When weather conditions are toughest for trails — in the ice of winter or breakup of spring — Ski Hill Road just outside of Soldotna has always been there for dog walkers, fat-tire bikers and runners.
There’s only one problem — it’s a road. A road that leads to the Kenai National Wildlife Refuge Visitor Center and Headquarters, thus not getting a ton of traffic, but a road nonetheless.
“We’ve definitely had our collection of close calls,” Leah Eskelin, visitor services park ranger at the refuge, said of trips from her workplace down the hilly, curvy road to Soldotna.
There is now a better way.
Saturday, the refuge is hosting a grand opening of the Ski Hill Multi-use Trail from 10 a.m. until 6 p.m.
The trail is packed gravel, 8 feet wide, 1.5 miles long and unlike anything the refuge has ever done before.
The path, which has trailheads at the north end of Ski Hill, south end of Ski Hill and at the visitor center, cuts through the woods just west of Ski Hill Road.
It takes advantage of the roller-coaster, moraine terrain that gives the verve to trails around the visitor center, Tsalteshi Trails and Slikok Trails.
“It has a really nice, rolling hill aspect,” Eskelin said. “It’s been more engineered than any other refuge trail.”
Eskelin said all that engineering allows the trail to be compliant with the Americans with Disabilities Act. The engineering also makes the trail a perfect gathering place for groups of different generations, abilities and preferences of nonmotorized transport.
While the trail is not lit, Eskelin said it is cleared wide enough that the sun and moon will have plenty of angles of illumination.
Steve Miller, deputy refuge manager, said the trail is a result of the refuge and Alaska Department of Transportation submitting a successful grant in 2014 to the Federal Lands Access Program. This program is administered by the Federal Highway Administration to improve transportation facilities that provide access to, are adjacent to, or are located within federal lands.
“This has been a great partnership with the Federal Highway Administration and the Alaska Department of Transportation and Public Facilities,” Andy Loranger, refuge manager, said in a released statement. “… We are thankful for all the support received from the Kenai Peninsula Borough, City of Soldotna, Kenai Peninsula Borough School District, Tsalteshi Trails Association, Friends of Kenai Refuge, and the public.”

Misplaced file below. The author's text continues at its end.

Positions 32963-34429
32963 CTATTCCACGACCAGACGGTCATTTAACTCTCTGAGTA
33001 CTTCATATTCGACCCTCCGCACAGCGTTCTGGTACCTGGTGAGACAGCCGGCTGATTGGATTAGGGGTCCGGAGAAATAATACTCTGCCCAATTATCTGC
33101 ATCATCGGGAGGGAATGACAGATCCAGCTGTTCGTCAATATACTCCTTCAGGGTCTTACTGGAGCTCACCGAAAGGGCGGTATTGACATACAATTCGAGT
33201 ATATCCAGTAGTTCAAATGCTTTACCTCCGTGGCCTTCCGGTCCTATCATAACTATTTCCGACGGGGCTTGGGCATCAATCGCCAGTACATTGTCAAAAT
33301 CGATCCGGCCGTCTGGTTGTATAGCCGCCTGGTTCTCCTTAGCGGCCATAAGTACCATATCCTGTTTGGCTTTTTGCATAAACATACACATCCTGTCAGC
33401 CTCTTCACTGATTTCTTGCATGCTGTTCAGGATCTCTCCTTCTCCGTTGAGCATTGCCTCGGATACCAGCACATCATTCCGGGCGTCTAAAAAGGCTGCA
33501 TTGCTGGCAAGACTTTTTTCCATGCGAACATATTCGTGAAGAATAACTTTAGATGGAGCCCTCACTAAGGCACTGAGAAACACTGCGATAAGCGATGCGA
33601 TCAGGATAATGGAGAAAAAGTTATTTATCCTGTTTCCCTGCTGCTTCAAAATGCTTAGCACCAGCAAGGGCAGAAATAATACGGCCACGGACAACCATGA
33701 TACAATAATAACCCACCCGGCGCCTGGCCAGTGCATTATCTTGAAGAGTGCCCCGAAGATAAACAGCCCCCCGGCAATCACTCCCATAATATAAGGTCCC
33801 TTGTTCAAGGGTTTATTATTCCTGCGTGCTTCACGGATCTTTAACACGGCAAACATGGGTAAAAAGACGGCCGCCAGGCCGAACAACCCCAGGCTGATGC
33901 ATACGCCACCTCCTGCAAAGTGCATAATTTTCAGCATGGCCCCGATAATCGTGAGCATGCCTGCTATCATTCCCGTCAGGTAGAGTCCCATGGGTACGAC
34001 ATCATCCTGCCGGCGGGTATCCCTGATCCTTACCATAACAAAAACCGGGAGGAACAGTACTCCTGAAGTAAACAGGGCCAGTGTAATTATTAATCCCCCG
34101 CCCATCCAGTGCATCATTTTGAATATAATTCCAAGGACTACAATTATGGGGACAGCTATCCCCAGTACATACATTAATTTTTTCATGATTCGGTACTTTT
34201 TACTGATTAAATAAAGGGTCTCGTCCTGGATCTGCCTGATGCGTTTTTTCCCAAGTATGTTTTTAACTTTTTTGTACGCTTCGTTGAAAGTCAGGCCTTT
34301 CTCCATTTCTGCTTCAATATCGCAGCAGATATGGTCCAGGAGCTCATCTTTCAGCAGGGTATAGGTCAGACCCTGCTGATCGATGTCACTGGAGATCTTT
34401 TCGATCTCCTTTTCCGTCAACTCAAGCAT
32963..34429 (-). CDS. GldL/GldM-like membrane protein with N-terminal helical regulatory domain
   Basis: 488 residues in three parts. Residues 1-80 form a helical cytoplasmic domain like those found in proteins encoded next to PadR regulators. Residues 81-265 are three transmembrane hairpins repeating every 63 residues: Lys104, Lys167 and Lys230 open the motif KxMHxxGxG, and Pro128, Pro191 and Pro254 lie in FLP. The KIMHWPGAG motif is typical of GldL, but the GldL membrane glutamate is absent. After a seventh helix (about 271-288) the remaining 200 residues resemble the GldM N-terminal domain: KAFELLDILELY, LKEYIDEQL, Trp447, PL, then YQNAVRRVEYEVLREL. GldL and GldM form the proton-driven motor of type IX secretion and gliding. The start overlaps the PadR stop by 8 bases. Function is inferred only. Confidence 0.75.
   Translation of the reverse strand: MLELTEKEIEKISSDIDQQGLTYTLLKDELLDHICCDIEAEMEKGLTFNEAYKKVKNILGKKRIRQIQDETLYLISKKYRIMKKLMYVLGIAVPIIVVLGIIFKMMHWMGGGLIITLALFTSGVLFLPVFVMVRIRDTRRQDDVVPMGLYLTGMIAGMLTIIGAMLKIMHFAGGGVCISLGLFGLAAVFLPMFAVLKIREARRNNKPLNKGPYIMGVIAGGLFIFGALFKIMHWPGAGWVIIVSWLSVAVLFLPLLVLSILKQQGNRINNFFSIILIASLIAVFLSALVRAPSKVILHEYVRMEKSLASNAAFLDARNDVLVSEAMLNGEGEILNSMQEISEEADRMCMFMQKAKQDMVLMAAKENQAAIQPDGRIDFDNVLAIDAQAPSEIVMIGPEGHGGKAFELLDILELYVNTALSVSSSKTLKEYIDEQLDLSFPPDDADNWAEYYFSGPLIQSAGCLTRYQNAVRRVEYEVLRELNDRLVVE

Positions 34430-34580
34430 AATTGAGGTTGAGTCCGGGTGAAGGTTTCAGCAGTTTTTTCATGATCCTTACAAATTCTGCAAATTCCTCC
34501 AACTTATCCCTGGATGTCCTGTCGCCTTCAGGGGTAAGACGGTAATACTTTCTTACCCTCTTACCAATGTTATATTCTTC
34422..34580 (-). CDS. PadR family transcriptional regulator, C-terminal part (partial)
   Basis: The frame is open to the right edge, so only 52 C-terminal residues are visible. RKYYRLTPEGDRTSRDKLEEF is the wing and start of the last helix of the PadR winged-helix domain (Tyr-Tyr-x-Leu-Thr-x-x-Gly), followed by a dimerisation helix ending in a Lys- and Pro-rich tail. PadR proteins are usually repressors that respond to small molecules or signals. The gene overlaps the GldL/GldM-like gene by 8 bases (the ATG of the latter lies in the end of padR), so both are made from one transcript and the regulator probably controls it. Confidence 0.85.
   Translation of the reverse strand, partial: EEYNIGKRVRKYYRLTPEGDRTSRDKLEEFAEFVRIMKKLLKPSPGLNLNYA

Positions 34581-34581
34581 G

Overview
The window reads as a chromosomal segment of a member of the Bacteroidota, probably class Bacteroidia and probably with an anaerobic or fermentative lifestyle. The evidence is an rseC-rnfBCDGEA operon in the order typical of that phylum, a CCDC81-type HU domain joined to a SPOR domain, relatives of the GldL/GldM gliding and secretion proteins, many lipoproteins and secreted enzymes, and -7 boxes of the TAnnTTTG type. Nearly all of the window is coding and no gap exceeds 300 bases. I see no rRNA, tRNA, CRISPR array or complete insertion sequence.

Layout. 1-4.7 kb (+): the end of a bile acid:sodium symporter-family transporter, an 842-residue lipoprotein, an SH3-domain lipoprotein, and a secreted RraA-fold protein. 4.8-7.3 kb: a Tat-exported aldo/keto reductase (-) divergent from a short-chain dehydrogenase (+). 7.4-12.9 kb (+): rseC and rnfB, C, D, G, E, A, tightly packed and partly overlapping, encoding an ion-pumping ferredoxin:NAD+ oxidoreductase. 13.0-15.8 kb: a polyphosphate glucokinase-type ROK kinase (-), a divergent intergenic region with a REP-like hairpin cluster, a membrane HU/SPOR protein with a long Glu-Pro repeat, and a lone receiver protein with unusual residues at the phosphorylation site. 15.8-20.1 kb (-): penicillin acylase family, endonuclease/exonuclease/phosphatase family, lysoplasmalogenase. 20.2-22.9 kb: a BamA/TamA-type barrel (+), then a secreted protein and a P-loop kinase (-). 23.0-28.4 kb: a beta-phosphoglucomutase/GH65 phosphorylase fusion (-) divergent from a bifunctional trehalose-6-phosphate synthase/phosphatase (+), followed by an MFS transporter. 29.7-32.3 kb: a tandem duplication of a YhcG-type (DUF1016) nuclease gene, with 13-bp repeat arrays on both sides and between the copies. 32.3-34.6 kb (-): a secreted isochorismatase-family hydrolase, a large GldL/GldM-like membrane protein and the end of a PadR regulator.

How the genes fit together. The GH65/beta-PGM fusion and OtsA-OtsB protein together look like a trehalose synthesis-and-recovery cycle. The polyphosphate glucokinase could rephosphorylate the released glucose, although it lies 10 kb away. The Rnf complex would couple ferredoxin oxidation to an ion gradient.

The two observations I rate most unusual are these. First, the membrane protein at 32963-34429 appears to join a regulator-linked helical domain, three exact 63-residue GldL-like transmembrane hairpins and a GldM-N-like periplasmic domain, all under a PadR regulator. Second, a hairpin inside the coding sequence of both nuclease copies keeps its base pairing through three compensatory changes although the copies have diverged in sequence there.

While skiers and snowshoers are welcome on the trail, Eskelin said the trail will be plowed for walkers, bikers and runners because the trail’s purpose is to provide an alternative to Ski Hill Road. Skiers and snowshoers will have to act fast after a snowfall.
The refuge has set up activities during Saturday’s grand opening for each of the three main activities the trail will host — walking and running, walking a dog and biking.
Information about all of the day’s activities will be available at tents at each of the three trailheads, though Eskelin said the visitor center trailhead is preferred because that has the most parking.
Due to the new coronavirus pandemic, Eskelin said staff will be practicing social distancing and wearing masks. Anything the public picks up will have been sanitized.
For walkers, there will be self-led wayfinding activities all day. There also will be a scavenger hunt to introduce map reading and nature exploration.
Walkers can also take up the challenge of associating things on the trail with as many of the letters of the alphabet as possible. A geocache also has been set up on the trail.
While walking is as time-honored an activity as there is on the refuge, Eskelin said bikers and dog walkers get a special treat in the trail.
This will be the lone trail on the refuge where biking is allowed. To celebrate that, a youth bike ride hosted by the Tsalteshi Trails Association will leave the visitor center parking lot at 2 p.m. The ride will be about 2 miles. Children must be accompanied by an adult and all riders should wear helmets. There is no registration.
The Ski Hill Multi-use Trail also will allow dogs. While dogs are allowed on most of the refuge, they are not allowed on any of the other refuge trails departing from the visitor center. Eskelin said giving dog walkers an option other than Ski Hill Road is a huge benefit.
“The road is windy and that makes it precarious, especially in winter when it’s icy,” she said. “Drivers are driving on ice and dog walkers may or may not see us, and there’s not much shoulder on the road.”
Eskelin said it is preferred that dogs on the trail are leashed. If they are not leashed, they should be under direct voice control.
To celebrate dog walkers, rangers at each of the three trailheads will be ready to certify B.A.R.K Rangers and their handlers. B.A.R.K. is an acronym — Bag waste, Always wear a leash, Respect wildlife and Know where you can go.
Dog walkers can use the trail all day. At 10 a.m. and 5 p.m., B.A.R.K. Ranger Trail Steward programs leave the visitor center parking lot.
These walks, which require no registration, allow walkers to learn more about the refuge’s new Trail Stewards program. Trail Stewards, who don’t have to own dogs, help refuge staff with trail reports, photos, maintenance projects and trail cleanups.
While Eskelin said refuge staff is excited the drive home from work should be safer for the community, she said refuge staff is thrilled for another reason.
“Most of us have young children and now we have a new urban trail that’s really prime for after-school recreation or weekend family outings,” she said. “It’ll be great throughout the whole year. I’m pretty excited as a mother to bring the kids out and I hope other families will check it out as well.”